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Supermarine Spitfire – Savior of Britain

By: Army Veteran

The Spitfire is more than just the most iconic fighter in British history. In the bleak days early days of WWII when the UK stood alone against the Nazi’s, the Spitfire was the only aircraft around that could match the advanced German fighters in quality. Particularly the Messerschmitt Bf 109E that had vanquished so many other foes. Thousands more Spitfires were loaned to other future Allies, including the United States before they could develop their own high-performance counterweights to Germany’s hi-tech fighters.


Thanks to the Spitfire’s rugged frame, elliptical wings and reliable 1,500 hp engine, this plane was one of the first true multi-role fighters in history. Prior to hostilities, the British had only 500 Spitfires in service. During the war years though, Britain managed to build almost 20,000 of these incredibly versatile aircraft, in 24 different variants. The most powerful version, the Spitfire Mk VB, boasted a pair of 20mm cannons and four .50-caliber machine guns. Which represented a staggering amount of firepower at the time.



While the Spitfire’s extensive combat history spans 15 years across 37 countries around the globe, they’re best known for saving Britain from invasion in the early days of WWII. When Winston Churchill famously declared, “Never was so much owed by so many to so few,” he was referring specifically to the RAF’s Spitfire and Hurricane pilots. Drastically outnumbered and often operating out of muddy fields since their bases were under constant attack, these brave crews and their dependable machines fought off the Luftwaffe’s aerial “Blitz” for almost four months.

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During this epic struggle, the Germans launched near-daily bombing raids against England, most of which specifically targeted the Royal Air Force. A typical strategy at the time required the far more numerous but less capable Hawker Hurricane fighters to scramble and intercept the heavy bombers. The remaining stock of more powerful Spitfires focused solely on destroying the enemy fighters escorting the bombers. The Luftwaffe’s most experienced pilots flying their best planes.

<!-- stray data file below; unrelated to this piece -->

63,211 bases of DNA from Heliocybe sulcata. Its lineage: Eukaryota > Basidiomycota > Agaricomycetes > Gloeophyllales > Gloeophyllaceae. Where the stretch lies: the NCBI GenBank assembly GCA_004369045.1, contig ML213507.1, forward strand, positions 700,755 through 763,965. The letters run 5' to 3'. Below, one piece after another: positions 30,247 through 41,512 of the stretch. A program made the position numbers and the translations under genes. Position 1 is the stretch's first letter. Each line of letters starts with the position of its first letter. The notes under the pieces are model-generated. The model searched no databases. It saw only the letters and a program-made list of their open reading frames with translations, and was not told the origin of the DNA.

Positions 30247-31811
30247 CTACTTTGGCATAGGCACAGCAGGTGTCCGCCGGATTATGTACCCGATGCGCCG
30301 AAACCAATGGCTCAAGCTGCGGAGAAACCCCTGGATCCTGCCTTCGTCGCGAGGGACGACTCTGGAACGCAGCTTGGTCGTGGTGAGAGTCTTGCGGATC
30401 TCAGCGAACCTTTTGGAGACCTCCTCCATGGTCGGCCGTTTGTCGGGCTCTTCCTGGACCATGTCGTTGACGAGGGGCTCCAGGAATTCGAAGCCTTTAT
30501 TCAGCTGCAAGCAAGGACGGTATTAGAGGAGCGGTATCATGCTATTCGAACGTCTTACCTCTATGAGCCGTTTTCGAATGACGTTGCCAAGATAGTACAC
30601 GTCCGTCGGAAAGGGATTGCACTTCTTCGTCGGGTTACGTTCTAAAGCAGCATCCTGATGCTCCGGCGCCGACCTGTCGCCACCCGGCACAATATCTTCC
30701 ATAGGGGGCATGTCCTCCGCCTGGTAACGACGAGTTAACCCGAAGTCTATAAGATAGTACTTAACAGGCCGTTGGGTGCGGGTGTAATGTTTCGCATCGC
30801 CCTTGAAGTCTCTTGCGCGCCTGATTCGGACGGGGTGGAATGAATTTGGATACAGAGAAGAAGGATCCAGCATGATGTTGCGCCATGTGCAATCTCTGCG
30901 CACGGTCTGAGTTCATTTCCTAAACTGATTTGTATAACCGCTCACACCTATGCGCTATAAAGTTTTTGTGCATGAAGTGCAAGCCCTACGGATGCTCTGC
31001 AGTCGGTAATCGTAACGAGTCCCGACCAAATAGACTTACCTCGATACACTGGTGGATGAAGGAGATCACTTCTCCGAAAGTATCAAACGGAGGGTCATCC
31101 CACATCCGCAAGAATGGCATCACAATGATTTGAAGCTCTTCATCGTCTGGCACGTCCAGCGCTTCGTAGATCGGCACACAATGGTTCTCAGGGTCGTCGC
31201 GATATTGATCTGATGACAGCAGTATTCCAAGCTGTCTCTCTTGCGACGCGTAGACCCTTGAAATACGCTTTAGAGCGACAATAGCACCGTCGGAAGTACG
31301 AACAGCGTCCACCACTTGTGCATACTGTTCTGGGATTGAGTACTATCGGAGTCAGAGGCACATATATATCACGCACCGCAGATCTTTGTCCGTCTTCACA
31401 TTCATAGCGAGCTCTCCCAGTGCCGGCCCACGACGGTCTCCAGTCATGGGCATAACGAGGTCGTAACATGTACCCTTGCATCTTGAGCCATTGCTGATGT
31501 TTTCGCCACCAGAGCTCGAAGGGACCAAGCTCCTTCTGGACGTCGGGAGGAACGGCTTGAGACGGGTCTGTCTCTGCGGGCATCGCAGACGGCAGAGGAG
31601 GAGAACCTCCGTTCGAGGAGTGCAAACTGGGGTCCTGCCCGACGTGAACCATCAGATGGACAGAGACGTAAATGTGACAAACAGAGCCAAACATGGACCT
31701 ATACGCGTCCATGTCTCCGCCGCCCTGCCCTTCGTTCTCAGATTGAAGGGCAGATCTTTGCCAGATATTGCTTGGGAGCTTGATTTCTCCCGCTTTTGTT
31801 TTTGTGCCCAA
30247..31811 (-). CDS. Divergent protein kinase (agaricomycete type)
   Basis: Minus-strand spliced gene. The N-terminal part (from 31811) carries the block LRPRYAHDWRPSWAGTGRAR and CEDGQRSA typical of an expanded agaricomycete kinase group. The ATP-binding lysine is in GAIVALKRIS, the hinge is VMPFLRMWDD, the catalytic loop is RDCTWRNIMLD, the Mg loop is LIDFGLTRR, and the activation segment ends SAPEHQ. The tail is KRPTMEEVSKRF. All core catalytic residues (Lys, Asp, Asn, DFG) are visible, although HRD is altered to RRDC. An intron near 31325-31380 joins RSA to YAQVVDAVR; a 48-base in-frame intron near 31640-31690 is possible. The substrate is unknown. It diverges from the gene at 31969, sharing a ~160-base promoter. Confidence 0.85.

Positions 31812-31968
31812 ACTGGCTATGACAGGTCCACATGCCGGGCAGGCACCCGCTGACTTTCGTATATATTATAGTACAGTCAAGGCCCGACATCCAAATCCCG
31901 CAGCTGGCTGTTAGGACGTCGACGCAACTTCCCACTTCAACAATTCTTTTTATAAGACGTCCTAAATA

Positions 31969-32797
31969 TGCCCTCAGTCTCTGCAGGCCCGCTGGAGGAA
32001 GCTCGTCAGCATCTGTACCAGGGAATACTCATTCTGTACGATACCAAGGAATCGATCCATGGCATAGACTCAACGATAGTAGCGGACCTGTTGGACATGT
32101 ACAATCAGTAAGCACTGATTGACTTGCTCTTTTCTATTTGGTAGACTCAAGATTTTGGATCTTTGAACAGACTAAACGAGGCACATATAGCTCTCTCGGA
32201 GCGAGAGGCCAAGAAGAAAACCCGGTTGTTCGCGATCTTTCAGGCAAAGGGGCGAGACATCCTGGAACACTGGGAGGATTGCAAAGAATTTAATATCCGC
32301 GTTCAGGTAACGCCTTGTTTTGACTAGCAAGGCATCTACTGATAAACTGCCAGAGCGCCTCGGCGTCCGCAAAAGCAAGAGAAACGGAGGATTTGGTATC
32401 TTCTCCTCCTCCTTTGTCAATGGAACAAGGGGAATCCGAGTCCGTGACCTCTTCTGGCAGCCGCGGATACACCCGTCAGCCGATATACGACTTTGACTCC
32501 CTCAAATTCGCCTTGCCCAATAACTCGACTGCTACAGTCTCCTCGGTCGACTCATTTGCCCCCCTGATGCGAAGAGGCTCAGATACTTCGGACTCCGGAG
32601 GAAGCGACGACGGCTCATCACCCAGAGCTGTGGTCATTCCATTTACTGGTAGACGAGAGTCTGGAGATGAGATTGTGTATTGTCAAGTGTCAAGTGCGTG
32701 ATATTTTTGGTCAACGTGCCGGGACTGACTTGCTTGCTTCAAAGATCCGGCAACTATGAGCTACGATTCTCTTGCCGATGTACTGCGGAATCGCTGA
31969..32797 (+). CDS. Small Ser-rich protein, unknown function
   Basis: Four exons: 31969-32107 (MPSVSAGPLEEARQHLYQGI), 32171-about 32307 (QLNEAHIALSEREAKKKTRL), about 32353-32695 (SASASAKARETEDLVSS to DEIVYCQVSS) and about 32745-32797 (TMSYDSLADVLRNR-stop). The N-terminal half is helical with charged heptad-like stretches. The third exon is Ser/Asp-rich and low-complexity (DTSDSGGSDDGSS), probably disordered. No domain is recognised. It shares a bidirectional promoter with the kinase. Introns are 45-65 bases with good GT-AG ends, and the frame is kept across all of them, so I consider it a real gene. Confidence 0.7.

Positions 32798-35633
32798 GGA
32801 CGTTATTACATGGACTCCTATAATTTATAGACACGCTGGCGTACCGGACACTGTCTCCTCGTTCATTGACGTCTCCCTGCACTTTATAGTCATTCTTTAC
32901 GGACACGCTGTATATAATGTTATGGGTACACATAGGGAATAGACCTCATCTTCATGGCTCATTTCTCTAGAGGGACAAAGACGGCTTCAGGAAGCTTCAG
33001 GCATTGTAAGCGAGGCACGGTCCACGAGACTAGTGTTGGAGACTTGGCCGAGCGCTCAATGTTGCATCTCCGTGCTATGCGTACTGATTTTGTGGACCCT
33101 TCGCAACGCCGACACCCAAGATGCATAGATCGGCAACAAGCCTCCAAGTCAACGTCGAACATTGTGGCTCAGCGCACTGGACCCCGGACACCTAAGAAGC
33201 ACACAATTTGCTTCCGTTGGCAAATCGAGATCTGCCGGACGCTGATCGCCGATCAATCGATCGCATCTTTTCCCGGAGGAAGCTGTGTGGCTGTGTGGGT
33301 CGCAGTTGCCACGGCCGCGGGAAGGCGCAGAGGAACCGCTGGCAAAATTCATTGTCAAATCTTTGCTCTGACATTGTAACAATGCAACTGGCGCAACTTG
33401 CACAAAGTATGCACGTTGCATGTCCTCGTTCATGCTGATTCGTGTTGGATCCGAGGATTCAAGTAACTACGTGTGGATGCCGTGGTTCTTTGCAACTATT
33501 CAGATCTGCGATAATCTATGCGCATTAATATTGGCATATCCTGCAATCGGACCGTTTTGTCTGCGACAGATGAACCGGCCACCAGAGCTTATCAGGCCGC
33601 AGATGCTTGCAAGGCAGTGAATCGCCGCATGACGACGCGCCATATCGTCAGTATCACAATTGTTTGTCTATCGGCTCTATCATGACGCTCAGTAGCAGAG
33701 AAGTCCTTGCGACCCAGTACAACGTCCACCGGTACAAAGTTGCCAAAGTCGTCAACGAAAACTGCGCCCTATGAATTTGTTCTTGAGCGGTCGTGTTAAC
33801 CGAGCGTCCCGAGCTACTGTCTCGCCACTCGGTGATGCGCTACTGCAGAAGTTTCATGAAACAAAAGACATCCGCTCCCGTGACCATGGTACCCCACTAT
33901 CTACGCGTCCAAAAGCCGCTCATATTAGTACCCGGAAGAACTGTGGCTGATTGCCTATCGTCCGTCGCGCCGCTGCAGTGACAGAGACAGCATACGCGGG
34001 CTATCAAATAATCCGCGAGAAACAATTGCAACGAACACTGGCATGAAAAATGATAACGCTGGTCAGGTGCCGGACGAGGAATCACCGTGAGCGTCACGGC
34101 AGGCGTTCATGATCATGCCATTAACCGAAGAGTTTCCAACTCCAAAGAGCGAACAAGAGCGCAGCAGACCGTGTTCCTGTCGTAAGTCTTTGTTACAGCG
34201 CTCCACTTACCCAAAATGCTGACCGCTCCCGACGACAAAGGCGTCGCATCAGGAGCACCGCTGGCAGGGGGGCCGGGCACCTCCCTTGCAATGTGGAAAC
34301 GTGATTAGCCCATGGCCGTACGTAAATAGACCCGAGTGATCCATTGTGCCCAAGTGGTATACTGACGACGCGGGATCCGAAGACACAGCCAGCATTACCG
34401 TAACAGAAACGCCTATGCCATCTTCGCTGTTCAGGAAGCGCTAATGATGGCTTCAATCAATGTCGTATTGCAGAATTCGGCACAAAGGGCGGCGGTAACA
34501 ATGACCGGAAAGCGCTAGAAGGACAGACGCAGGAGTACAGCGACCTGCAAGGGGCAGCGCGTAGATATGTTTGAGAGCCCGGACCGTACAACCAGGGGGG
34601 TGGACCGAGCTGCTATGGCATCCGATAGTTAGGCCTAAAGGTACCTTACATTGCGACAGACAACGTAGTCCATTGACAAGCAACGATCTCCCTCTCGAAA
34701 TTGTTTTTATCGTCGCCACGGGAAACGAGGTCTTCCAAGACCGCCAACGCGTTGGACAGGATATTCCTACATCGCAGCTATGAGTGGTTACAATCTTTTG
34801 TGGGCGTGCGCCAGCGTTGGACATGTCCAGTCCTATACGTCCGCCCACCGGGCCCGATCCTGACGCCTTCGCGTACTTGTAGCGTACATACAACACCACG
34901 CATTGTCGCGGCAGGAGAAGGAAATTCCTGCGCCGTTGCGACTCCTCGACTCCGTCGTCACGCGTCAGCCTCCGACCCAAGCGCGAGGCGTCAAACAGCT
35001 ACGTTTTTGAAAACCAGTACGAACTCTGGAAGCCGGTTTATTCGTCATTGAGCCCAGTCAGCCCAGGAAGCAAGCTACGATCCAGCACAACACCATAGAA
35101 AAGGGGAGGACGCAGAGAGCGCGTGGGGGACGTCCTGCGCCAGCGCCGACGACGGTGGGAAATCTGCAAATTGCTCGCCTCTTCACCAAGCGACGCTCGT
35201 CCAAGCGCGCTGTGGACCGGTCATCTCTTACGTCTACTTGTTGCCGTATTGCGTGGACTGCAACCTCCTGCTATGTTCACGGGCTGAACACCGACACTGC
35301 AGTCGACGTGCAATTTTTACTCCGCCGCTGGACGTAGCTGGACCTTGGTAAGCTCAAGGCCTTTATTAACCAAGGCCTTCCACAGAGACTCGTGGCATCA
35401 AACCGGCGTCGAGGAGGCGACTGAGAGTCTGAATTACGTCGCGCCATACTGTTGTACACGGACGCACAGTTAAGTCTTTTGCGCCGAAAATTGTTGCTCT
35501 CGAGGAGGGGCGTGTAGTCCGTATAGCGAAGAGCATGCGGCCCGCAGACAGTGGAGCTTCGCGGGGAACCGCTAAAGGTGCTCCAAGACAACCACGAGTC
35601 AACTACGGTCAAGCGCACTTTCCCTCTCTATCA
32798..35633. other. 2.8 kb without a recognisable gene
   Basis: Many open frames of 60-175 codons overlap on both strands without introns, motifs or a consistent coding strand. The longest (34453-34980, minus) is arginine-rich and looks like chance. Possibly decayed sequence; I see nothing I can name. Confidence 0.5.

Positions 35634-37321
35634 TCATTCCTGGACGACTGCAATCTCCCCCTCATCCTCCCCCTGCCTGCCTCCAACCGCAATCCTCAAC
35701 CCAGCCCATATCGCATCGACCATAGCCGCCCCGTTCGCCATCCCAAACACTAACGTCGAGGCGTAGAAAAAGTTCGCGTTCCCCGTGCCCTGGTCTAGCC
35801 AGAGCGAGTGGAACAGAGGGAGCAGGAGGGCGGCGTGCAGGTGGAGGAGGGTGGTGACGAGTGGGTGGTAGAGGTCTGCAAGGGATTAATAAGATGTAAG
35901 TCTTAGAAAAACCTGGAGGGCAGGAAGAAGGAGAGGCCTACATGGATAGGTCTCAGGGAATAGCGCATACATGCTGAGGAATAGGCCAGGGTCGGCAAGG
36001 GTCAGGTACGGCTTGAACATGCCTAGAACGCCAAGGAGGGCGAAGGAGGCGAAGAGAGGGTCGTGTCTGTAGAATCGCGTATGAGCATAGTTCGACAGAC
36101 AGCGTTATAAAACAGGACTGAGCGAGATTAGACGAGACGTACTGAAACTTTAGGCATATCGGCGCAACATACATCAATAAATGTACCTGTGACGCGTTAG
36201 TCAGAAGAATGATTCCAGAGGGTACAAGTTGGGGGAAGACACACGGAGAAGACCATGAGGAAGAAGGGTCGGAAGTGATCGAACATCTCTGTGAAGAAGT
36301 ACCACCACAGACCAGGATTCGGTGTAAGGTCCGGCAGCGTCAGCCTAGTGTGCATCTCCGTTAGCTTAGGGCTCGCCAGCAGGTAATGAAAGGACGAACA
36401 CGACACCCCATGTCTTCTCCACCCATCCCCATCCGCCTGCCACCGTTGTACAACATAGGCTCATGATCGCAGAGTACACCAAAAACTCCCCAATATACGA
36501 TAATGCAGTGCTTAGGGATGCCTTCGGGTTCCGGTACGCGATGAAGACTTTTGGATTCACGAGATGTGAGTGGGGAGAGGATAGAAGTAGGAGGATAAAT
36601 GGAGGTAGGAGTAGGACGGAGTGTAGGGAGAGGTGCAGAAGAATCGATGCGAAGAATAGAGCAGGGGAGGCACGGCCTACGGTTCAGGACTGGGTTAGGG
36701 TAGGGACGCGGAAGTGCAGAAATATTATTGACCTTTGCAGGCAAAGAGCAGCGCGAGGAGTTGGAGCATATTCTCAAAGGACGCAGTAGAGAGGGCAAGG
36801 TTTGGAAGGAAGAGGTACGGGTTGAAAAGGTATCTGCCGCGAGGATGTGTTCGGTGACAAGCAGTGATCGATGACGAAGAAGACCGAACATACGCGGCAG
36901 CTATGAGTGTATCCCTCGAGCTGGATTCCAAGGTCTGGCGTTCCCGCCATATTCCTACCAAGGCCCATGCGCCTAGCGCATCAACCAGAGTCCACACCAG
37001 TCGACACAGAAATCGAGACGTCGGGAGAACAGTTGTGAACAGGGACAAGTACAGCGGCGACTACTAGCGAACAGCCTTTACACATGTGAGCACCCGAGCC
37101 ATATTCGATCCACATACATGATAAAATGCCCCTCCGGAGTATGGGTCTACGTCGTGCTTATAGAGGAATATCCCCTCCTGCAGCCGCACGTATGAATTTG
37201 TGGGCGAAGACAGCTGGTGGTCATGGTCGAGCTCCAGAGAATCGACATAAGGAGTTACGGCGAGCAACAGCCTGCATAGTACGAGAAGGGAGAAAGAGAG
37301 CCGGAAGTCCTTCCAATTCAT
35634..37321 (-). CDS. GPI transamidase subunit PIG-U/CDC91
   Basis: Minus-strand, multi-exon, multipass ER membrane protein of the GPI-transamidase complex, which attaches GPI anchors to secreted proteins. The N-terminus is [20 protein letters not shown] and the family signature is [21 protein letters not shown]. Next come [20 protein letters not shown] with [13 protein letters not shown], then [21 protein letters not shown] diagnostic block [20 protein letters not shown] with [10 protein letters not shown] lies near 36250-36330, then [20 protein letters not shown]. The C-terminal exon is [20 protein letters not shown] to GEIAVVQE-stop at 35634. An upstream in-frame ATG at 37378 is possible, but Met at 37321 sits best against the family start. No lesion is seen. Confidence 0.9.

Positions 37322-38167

Still, the Spitfires won. The dreadful battle cost the lives of hundreds of Spitfire crews, but when the smoke settled, the German war machine had suffered its first ever battlefield defeat. While the war slogged on for another four years, there was no doubt that it had reached a turning point, mostly thanks to the Spitfires and their courageous pilots.

Spitfire Engine

The liquid-cooled V12 Rolls Royce Merlin engine is a legend. Many planes, included the Supermarine Spitfire, were built around the engine. Private aircraft flew the first Merlin in 1933, but production for the Royal Army started in 1936. The Spitfire, Hawker Hurricane and Fairey Battle were outfitted with the Merlin in the mid 1930s.

The Merlin Mark I, the first iteration of the engine, produced a little more than 1000 horsepower. Rolls Royce continued to improve their engine every year throughout the war until some Spitfire’s  operated above 2,300 horsepower. The engine accounted for nearly one-sixth of the aircraft’s total cost.

Supermarine Spitfire

Supermarine Spitfire Records

Outside of combat, Spitfires have set several speed and performance records. Perhaps none more dramatic than in April 1944. During a series of high-speed drills to test the Spitfire’s operational limits, the propeller and reduction gear broke completely off a Spitfire flown by Anthony F. Martindale, RAFVR. His plane went into a steep dive, with onboard instruments pegging the max speed at Mach 0.92—the fastest ever recorded in a piston-engine aircraft.

Martindale briefly blacked out under the 11g’s from the dive, but eventually came to and managed to regain control of the plane. The Spitfire’s straight wings were bent backwards, but Martindale successfully glided the Spitfire 30 kilometers to the nearest airfield and landed safely.
Supermarine Spitfire

See Supermarine Spitfire Specifications

Length: 29 ft 11 in (9.12 m)
Height: 11 ft 5 in (3.86 m)
Wingspan: 36 ft 10 in (11.23 m)
Max Speed: 370 mph (595 km/h)
Ceiling: 36,500 ft (11,125 m)
Maximum Takeoff Weight: 6,700 lb (3,039 kg)
Powerplant: 1 × Rolls-Royce Merlin 45[nb 16] supercharged V12 engine, 1,470 hp (1,096 kW) at 9,250 ft (2,819 m)
Range: 1,135 mi (1,827 km)
Armament:  8 × .303″ wing-mounted Browning machine guns
Crew: 1
Unit Cost: $16,878 per unit ($900,000 today)